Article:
Yesterday, Anne Gallagher, Michelle, Scott and I tried an experiment that involved having readers try to match the writer to the writing for 4 short excerpts. (If you still want to guess, feel free to comment on the post before reading further.) The idea to do this stemmed from a discussion over at Scott's place about voice. We had several ideas running. The first was that the narrator's voice may vary with the story, but does writing also have an underlying "authorial voice" or style that a writer can't necessarily hide? Does this authorial voice always peek through? Is it limited by, say, the writer's own vocabulary, intellect, and experiences?
I was surprised to see the wide range of guesses we got. Only one person, Alex, got the right answer (woohoo!), although Scott and Michelle would have also guessed correctly. (Anne, would you have gotten it right as well?)
The correct answer is:
Honestly, I was surprised by what a hard time everyone had on it, including myself. My own guess was wrong, as I switched Scott's and Anne's samples. I realize, then, that the elements I look at in someone's writing are not necessarily what other people, including the writers themselves, look at.
My reasoning behind my guesses will probably seem odd, as your reasoning will probably sound odd to me...although we would love it if you would describe that reasoning. For me, I easily identified Michelle as the writer of 3 because of the description "long, thin body lying limp" and the word "fluttered". I didn't need to read much further than that. Naturally, I knew which one I wrote. I had a harder time trying to decide between Anne and Scott for the first two samples, and I finally decided Scott didn't write the first one because of the use of the words "foolishly" and "foolish", a form of repetition that I personally use a lot, but one I wouldn't have guessed Scott would like. I credited it to Anne.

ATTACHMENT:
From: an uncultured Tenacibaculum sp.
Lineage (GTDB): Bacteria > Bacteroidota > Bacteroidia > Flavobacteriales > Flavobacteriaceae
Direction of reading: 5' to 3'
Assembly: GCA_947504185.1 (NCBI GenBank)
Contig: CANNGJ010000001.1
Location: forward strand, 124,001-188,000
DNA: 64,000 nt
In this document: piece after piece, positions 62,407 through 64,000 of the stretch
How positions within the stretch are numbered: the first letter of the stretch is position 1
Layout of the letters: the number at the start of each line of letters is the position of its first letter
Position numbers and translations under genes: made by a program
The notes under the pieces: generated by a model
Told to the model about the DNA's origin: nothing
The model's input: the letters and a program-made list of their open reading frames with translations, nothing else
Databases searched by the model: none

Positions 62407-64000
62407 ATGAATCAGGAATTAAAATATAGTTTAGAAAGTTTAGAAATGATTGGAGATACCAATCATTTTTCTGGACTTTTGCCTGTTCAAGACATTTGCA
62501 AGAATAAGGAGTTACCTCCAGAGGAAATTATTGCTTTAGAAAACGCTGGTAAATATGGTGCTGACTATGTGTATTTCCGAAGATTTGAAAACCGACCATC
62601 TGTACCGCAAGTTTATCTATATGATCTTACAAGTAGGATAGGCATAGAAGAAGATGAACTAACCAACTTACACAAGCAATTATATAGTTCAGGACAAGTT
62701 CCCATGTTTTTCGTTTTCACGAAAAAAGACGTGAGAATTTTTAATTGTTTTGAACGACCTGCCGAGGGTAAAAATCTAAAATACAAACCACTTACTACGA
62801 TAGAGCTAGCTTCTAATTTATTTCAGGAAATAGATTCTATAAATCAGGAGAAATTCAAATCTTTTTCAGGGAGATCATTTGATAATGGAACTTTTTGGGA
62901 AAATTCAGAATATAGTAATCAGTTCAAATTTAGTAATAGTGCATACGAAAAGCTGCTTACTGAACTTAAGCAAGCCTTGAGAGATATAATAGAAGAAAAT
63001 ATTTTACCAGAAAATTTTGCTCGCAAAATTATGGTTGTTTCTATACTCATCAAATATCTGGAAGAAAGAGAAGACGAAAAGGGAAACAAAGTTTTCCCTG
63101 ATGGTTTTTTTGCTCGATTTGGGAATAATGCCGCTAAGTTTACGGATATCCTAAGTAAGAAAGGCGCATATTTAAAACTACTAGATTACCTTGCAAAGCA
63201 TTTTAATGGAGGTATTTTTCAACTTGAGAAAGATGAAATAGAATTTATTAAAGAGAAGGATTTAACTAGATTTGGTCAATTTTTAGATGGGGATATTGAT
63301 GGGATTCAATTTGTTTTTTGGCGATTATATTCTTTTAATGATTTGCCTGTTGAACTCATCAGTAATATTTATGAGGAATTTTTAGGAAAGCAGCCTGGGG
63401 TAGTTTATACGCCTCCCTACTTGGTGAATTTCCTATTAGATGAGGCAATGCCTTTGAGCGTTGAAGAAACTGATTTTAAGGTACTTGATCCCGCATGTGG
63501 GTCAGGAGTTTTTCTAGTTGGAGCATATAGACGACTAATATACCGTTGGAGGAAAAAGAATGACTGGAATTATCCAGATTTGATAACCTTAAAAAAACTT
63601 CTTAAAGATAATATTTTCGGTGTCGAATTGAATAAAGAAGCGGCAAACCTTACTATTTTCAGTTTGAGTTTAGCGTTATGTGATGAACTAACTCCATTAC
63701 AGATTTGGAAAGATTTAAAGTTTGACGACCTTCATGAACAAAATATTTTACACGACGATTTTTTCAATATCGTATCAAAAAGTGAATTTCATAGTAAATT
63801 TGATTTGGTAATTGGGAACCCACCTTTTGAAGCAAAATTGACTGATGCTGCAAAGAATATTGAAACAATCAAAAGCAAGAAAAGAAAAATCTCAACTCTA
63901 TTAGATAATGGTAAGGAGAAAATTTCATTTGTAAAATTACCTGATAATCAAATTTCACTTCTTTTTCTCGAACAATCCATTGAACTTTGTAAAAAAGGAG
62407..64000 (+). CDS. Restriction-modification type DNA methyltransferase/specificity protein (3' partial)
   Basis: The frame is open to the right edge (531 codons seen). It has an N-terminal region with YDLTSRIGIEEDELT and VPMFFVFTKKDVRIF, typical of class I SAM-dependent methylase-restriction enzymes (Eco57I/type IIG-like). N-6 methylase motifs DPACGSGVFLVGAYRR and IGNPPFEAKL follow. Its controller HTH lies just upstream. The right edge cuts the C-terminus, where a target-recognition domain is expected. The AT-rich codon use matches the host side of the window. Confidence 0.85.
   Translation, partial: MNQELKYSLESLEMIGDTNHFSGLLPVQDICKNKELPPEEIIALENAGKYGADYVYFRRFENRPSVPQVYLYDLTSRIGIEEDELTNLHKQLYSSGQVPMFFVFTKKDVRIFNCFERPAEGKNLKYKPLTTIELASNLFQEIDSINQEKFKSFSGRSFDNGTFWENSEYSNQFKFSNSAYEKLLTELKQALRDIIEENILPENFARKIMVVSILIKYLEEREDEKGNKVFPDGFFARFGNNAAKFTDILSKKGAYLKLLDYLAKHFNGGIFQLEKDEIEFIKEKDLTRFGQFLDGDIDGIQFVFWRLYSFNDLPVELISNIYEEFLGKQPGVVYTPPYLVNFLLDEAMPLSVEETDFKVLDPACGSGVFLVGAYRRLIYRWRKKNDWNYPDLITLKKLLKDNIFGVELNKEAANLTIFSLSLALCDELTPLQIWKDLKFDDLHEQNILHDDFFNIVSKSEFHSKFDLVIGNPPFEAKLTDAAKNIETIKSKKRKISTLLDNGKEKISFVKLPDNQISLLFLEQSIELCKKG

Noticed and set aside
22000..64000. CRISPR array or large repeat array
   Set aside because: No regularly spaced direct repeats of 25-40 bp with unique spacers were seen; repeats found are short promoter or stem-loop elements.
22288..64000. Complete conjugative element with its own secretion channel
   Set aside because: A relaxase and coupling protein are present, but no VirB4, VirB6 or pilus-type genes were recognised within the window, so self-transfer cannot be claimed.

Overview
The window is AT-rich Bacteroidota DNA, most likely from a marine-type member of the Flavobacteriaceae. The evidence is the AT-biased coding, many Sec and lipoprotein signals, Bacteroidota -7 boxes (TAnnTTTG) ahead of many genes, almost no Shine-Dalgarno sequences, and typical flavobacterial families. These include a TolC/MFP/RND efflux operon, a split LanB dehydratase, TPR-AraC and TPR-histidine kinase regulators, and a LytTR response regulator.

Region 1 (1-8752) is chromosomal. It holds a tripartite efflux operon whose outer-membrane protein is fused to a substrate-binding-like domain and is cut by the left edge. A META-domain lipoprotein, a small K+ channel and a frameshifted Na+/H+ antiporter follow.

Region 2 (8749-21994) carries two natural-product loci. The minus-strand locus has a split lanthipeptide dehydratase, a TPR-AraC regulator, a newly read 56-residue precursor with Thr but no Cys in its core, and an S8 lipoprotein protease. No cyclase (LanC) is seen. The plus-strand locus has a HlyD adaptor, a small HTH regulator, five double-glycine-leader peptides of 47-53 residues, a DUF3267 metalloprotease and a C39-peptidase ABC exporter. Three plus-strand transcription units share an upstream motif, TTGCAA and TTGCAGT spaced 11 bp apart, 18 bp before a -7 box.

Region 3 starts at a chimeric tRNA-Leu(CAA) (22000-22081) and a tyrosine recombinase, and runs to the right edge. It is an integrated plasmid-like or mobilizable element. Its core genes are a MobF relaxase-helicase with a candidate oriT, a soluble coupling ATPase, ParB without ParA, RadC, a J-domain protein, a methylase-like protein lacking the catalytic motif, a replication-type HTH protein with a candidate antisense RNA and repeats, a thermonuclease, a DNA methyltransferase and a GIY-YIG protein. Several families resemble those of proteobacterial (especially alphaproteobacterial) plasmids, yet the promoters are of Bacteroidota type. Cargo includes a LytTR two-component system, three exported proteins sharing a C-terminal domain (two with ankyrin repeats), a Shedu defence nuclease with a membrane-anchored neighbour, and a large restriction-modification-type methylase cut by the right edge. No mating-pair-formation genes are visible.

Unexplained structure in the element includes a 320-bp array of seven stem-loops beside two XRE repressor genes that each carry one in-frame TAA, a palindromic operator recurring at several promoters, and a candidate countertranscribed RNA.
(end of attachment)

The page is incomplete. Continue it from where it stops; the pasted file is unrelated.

As I was trying to decide, I also considered things like sentence structure, as well as logic. I am more familiar with Scott's writing than Anne's, and I have seen a certain extended logical thought process in Scott's writing exemplified by lines such as "Algiers is a dangerous city, especially for men who take employment with the French oppressors". But, I detected the same kind of logic in the extended metaphor in the second paragraph of sample 2.
What this makes me realize in myself is that what I consider to be that "authorial voice" has to do with vocabulary, sentence structure, explanations of logic, and rhythms. I didn't pay much attention to subject matter, or to character. But, of course, the criteria are apparently different for everyone, given the different answers. And, so, I'm still left wondering, What makes up an authorial voice, and is there really such a thing?
Granted, this experiment had some flaws to it. The writing samples are short, and if the authorial voice has more to do with the limits of the writers ability--which I tend to think it does--then the short sample probably doesn't yet reach the boundaries of those limits. What would happen if you read multiple books by any of us? I'd bet those limits would become much more obvious.